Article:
Canada Day 2021: A time to reflect

The past year has been emotional for many of us and has sparked at times difficult conversations. Many have experienced Canada Day with conflicting feelings: on the one hand, pride in being Canadian and what we represent as a nation, and, on the other, the pain and shame of darker episodes of our history, the repercussions of which are still felt today.

Canada remains committed to supporting survivors, their families and communities through their healing journeys. Canadians have made it clear that they stand with Indigenous communities across the country in this time of grief. Together, let's keep this momentum of solidarity going and continue learning from each other with open hearts and minds. Let us learn from our past and take the common path of reconciliation, so that we can build a better future together.

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Let our history shine

How well do you really know the national flag of Canada?

You think you know your national flag? You want to learn more about the flag's history, the rules surrounding its use, and its design? Come test your knowledge by taking this quiz!

Presented by: Canadian Heritage


Exploring the different sign languages in Canada!

On Canada Day, come learn the basics of Quebec Sign Language (LSQ), American Sign Language (ASL) and Indigenous sign language (ISL). It’s also the occasion to mark the 25th anniversary of National Indigenous Peoples Day.

Presented by: Canadian Deaf Sports Association


Guess where? — A picture matching game

How well do you know Canada? Test your knowledge and match each image with the correct province or territory on the maps! Take it to the next level and guess the exact name of the location and the year when the picture was taken.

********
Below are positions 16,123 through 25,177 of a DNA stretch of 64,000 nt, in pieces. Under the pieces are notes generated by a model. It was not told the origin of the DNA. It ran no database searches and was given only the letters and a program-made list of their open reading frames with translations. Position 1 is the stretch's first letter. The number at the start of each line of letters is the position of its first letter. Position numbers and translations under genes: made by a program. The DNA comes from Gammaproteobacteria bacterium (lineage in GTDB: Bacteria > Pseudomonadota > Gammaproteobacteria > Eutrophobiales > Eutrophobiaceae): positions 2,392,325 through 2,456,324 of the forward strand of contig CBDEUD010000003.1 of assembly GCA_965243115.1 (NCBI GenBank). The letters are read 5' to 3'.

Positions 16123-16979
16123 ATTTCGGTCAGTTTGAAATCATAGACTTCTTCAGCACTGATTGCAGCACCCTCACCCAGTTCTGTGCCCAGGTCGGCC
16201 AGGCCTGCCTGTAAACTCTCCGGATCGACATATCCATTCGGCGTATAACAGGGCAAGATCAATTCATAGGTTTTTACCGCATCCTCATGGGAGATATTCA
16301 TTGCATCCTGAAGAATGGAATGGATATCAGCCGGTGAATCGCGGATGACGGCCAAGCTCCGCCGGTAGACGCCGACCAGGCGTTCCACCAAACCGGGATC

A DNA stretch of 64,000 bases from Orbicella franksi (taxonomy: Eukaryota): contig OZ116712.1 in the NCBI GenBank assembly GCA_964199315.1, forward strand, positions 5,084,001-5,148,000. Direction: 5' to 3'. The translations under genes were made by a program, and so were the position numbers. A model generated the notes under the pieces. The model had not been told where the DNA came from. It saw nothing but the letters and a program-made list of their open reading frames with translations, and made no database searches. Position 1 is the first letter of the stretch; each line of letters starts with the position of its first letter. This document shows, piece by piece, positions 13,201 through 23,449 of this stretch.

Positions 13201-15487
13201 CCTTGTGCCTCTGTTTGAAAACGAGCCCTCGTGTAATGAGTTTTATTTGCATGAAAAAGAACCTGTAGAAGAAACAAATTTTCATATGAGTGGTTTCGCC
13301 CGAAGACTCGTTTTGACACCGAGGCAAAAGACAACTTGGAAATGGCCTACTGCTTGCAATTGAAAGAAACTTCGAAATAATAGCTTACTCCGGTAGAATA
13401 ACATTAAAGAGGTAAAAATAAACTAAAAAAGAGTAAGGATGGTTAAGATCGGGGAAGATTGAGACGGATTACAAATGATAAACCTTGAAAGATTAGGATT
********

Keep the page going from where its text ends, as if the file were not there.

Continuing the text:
Presented by: Library and Archives Canada


Show us your artistic side this Canada Day!

Be inspired by the Spirit Panels, which were created by Indigenous artists in collaboration with Elders and youth. Then use your creativity to express what human rights mean to you by creating your own panel.

Presented by: Canadian Museum of Human Rights


The 25th anniversary of National Indigenous Peoples Day

National Indigenous Peoples Day was declared in 1996 and is celebrated annually on June 21. It is a day for all Canadians to recognize and celebrate the unique heritage, diverse cultures and outstanding contributions of First Nations, Inuit and Métis peoples.

Presented by: Crown-Indigenous Relations and Northern Affairs Canada


The 50th anniversary of the Multiculturalism Policy

In 1971, Canada is the first country in the world to adopt multiculturalism as an official policy, intending to preserve the cultural freedom of all individuals and provide recognition of the cultural contributions of diverse ethnic groups to Canadian society. For many years following this initial action, multicultural policies do not meet the needs of all immigrants to Canada, but the introduction of the term brings attention to the need for federal coordination to reflect the diversity of Canadian society.

Presented by: Canadian Heritage


Symbol of the Government of Canada
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